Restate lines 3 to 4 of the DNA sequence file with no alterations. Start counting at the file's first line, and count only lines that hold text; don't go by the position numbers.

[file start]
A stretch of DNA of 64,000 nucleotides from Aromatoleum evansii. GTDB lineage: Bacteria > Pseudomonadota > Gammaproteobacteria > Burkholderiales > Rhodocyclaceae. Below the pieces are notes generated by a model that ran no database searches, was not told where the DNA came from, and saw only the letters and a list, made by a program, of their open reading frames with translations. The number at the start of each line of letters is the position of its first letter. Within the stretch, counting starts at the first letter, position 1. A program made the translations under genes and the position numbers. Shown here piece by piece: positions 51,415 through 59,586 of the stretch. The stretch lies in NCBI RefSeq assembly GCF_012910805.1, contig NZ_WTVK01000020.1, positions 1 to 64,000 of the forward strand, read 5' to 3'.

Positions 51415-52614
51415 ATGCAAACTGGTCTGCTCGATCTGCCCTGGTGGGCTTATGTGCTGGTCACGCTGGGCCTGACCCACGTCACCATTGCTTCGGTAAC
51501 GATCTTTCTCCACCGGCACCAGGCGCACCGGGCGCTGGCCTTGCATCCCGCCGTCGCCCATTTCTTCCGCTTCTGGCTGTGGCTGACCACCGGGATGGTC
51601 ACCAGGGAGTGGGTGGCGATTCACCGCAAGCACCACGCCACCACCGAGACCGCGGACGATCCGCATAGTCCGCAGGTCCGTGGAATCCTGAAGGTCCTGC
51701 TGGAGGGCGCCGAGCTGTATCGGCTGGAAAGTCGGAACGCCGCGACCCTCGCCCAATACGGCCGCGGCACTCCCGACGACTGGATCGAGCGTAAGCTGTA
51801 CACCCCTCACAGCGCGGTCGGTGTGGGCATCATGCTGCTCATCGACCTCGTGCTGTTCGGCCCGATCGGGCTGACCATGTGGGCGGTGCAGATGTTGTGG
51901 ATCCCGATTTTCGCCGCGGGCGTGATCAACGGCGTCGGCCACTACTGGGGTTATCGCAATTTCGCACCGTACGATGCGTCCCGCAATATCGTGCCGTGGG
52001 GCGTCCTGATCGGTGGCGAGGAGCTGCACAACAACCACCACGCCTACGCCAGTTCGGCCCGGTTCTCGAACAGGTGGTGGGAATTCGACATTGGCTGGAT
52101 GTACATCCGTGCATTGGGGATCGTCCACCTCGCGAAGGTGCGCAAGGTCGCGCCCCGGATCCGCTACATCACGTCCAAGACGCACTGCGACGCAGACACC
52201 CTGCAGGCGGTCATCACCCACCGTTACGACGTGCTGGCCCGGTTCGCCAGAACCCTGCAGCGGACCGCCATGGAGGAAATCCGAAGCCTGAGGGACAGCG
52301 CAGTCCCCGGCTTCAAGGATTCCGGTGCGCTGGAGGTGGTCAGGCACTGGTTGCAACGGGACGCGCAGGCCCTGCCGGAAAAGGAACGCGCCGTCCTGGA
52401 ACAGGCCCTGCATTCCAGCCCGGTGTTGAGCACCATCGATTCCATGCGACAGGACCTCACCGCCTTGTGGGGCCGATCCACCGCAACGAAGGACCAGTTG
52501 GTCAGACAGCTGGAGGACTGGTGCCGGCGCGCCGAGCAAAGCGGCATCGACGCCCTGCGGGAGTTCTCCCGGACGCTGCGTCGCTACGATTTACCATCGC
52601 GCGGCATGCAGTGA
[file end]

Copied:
51415 ATGCAAACTGGTCTGCTCGATCTGCCCTGGTGGGCTTATGTGCTGGTCACGCTGGGCCTGACCCACGTCACCATTGCTTCGGTAAC
51501 GATCTTTCTCCACCGGCACCAGGCGCACCGGGCGCTGGCCTTGCATCCCGCCGTCGCCCATTTCTTCCGCTTCTGGCTGTGGCTGACCACCGGGATGGTC